- Goldenrod blooms also help with digestion in addition to their work to sooth urinary tract infections and even relieve allergies. They can be added in salads, with baked goods, or used as garnish for full courses. If used to make teas, they can be excellent for reducing fevers and stimulating the immune system.
Stress and Sleep Aids:
Vibrant California poppies, soft chamomile blooms, and lavender flowers are well-known sleep and stress aids. They come in oils, teas, lotions, drops, medications, and even bath soaps. They are a delicious and natural way to unwind at the end of the long day and promise a restful night’s sleep.
- The Hibiscus flower contains a number of antioxidants that can prevent cholesterol deposits and even helps liver problems and disorders. Antioxidants are effective anti-aging nutrients that also reduce the risk of cancer and inflammation because they cleanse the body of toxins that build up every day from the foods we eat, stress, dirty air, and some everyday household products. When the body is cleansed of these, you feel better, more alert, lighter, and even happier.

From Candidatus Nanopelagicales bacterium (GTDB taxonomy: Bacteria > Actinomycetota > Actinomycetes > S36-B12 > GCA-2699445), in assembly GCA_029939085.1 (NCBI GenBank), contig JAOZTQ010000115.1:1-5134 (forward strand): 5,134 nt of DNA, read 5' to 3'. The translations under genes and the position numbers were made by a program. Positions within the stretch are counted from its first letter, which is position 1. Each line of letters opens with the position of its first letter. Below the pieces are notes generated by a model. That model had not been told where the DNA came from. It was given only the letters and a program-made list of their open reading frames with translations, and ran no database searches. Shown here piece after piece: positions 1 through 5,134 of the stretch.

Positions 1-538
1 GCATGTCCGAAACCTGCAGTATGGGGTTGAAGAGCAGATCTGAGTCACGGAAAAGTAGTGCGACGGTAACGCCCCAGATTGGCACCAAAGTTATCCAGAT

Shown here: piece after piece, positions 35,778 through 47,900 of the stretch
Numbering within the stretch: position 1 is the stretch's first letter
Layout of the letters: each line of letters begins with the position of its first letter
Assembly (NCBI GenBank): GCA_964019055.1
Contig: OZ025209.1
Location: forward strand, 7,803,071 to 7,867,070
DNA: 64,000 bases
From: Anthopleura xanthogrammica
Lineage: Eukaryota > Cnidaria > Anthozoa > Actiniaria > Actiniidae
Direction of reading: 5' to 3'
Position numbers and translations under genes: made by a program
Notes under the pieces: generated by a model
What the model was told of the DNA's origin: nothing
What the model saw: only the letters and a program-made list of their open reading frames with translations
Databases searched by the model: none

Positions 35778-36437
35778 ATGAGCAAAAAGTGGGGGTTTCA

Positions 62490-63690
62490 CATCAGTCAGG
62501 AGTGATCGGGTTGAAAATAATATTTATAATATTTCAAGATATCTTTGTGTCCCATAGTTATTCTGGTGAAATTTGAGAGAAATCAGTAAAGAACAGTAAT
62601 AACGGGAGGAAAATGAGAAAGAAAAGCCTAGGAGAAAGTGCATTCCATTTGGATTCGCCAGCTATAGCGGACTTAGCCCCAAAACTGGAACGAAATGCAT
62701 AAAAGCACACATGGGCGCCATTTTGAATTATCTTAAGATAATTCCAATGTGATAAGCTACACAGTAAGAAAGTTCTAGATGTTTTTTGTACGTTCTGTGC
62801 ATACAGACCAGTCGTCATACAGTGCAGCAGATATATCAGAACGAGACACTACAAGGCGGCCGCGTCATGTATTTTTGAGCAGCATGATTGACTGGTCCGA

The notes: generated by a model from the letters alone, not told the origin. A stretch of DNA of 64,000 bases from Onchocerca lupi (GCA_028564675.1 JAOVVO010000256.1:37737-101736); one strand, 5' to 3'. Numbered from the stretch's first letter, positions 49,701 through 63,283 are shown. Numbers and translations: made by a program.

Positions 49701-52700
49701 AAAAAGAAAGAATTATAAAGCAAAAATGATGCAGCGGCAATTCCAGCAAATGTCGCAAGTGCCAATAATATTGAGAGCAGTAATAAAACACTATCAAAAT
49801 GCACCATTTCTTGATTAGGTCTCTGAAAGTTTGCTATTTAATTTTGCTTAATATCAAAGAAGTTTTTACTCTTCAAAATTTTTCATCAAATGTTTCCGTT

- Honeysuckle and hyssop flowers are excellent edible flowers for relieving respiratory problems as well as soothing pain in the stomach and colon. Mullein flowers help with these problems as well as headaches and other common body aches.
Antibiotic and Anti-inflammatory Aids:
- Nasurtiums are useful little flowers that contain natural antibiotic properties and are great when fighting an infection or bacterial illness.
- Red clover blooms are even more useful as they are an effective blood purifier and can be consumed through a great tasting tea.
- Violets and violas contain anti-inflammatory properties as well, which helps with relaxation and soothes the worst symptoms of fevers and colds.
Look for Recipes
Once your garden is in bloom, you can begin exploring natural recipes for your edible flowers, weeds, and greens.